At this point of time, I certainly can't claim to know all the answers though I feel there's a lot of mystery around us. Odd things sometimes happen to us and we really don't know what their all about, but it seems to indicate that there's a lot more to reality then our initial immpressions imply. Like there's this undercurrent of mystery and magic quietly flowing through the fabric of reality. Which sounds like a lot fun to me!

    :D
     
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  2. Wormwood

    Wormwood Member

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    That argument about witness reliability (lack thereof) never holds up for me. Sure people get confused about what they see, but take this example. Somebody is standing outside, and they see another person (30 feet away) get hit by a car. 1 year later, they are asked for the details. They may get the persons hair color wrong, the model of the car, other various details etc. But she knows sure as hell she saw somebody get hit by a car! That's why this argument has virtually no merit. Witnesses get details of a murder wrong, but they still know that they saw a murder!
     
    Last edited: Mar 14, 2018
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  3. Natalie Hensley

    Natalie Hensley Member

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    That's true! People tend to remeber the basic gist of what happened to them!
     
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  4. David Bailey

    David Bailey Administrator

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    Welcome Natalie,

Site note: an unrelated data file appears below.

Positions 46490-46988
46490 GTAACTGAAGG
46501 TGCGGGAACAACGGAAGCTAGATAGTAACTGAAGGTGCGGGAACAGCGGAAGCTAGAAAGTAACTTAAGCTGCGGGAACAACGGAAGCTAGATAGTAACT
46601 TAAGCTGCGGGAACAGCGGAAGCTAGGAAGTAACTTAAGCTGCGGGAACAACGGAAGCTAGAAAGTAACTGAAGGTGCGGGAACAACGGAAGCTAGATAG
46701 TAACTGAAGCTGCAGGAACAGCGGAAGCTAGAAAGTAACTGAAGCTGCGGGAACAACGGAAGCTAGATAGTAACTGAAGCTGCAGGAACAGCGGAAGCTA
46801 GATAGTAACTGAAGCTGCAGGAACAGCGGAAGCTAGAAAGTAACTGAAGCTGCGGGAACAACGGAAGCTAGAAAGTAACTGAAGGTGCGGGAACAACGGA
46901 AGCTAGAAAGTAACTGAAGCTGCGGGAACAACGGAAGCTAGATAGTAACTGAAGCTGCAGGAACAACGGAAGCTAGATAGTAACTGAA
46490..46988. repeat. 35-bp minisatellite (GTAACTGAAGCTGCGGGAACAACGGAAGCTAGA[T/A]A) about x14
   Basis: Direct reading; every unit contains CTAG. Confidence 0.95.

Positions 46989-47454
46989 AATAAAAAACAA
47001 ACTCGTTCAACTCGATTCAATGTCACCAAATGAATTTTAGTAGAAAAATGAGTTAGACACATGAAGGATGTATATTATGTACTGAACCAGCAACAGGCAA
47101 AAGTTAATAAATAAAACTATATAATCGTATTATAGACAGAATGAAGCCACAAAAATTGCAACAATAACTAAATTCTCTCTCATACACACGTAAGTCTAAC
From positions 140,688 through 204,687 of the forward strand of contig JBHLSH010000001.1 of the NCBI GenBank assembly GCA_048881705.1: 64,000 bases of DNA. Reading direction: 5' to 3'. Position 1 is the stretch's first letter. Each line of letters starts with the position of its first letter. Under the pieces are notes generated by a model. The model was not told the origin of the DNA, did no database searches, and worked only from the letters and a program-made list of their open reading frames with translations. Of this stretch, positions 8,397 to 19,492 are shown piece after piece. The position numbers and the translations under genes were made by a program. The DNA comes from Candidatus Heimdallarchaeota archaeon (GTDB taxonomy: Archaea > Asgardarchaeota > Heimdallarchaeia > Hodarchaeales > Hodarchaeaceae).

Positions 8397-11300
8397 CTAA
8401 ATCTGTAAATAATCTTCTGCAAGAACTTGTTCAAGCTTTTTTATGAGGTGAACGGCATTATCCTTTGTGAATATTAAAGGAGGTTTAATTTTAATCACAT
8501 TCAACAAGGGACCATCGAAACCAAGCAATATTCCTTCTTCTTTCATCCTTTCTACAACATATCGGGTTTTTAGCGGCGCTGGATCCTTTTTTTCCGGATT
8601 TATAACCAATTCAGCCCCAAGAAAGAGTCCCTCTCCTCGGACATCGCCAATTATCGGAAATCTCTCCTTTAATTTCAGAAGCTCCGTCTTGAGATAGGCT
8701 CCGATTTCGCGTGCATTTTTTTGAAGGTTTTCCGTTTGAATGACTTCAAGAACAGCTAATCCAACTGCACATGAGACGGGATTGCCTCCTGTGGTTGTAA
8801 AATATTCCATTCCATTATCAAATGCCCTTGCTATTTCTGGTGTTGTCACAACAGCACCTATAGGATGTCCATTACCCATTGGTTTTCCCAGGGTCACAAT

Continuing Wormwood's thoughts, too much reliance on the fallibility of human memory/logic ends up undermining science itself. So for example, if a scientist says he tested something (X) in a machine, and here is a printout of the test results, stop and think! Didn't fallible people have to design that machine? Didn't another fallible human have to make a decision that X was suitable to be tested by that machine, and didn't he/she have to interpret the results?

    This becomes particularly severe when you try to deal with those who say we have no free will. Don't you need free will to design anything - otherwise you are creating a blueprint regardless of your intellect, and don't you need free will to interpret the results - otherwise why should anyone trust your interpretation!

    Well of course one of the most difficult things to explain by conventional science, is consciousness - which is an ingredient of just about all paranormal phenomena.

    Imagine explaining how consciousness becomes aware of pain if you hit your thumb. First a signal travels up a nerve to your back (I think), where it is relayed on to the brain. After that, maybe it causes some hormones to be released, and is relayed on to other parts of the brain, etc. etc. The problem is, how do you explain the last step in that chain, when you become consciously aware of the pain? This is basically what is known as the Hard Problem!

    Thus anyone who argues like that is forgetting that no scientific argument that involves consciousness has a step where the scientist waives his hands in the air!

    David
     
    Last edited: Mar 14, 2018